The goldfinch

David Chapman

When September arrives I am always really glad that I let the teasels grow in one corner of our garden.

Teasels can be a bit invasive and they are very big but in the summer they are an excellent source of nectar for butterflies and bees. However their number one fans are from the bird world and when their heads turn to seed, goldfinches turn their heads to teasels! 

In fact these nimble and attractive finches are the only birds that can successfully feed on a teasel head.  There are two reasons for this. One is that the goldfinch has a longer, slimmer beak than other finches enabling it to probe safely into the prickly teasel. The other is the goldfinch's ability to cling on whilst all around it is blowing in the wind.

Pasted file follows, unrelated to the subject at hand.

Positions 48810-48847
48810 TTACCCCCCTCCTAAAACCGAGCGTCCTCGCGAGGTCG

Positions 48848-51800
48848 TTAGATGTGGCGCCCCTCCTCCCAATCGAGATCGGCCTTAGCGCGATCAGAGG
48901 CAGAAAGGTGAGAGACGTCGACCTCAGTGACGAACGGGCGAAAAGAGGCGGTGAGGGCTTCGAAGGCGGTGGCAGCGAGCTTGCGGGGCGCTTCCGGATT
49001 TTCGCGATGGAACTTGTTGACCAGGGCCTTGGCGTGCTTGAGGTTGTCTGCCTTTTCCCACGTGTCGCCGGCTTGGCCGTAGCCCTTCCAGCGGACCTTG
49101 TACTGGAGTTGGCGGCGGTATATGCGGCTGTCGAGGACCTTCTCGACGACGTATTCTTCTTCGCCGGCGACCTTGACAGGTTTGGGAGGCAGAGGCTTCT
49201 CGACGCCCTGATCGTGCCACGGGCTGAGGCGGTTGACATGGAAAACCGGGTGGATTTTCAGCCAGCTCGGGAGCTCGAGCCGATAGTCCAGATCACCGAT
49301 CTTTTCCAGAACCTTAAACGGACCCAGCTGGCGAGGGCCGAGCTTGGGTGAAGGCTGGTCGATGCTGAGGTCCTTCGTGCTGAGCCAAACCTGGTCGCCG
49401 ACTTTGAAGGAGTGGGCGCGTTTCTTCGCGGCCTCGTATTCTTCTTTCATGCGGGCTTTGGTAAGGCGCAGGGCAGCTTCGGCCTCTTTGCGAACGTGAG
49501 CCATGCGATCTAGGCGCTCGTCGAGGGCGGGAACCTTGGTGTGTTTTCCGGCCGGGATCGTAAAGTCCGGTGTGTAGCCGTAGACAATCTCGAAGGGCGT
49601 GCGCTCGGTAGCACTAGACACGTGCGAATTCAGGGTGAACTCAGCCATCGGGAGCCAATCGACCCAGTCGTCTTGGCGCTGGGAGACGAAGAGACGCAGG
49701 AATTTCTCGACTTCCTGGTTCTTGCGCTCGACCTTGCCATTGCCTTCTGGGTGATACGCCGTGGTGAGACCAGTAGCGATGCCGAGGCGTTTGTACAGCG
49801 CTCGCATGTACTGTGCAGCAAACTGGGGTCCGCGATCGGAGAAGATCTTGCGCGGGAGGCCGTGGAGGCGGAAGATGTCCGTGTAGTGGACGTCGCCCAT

The goldfinch is certainly an appealing bird. Its plumage consists of black, white, red and yellow which combine to great effect but it was the attractive song of this bird which led to its collective noun, a 'charm' of goldfinches.

If you are charmed by goldfinches then it is worth investing in a special bird feeder which will hold niger seed. When natural food is scarce they literally flock to such feeders and very few other birds or mammals show any interest in it so you won't have problems with squirrels and magpies!

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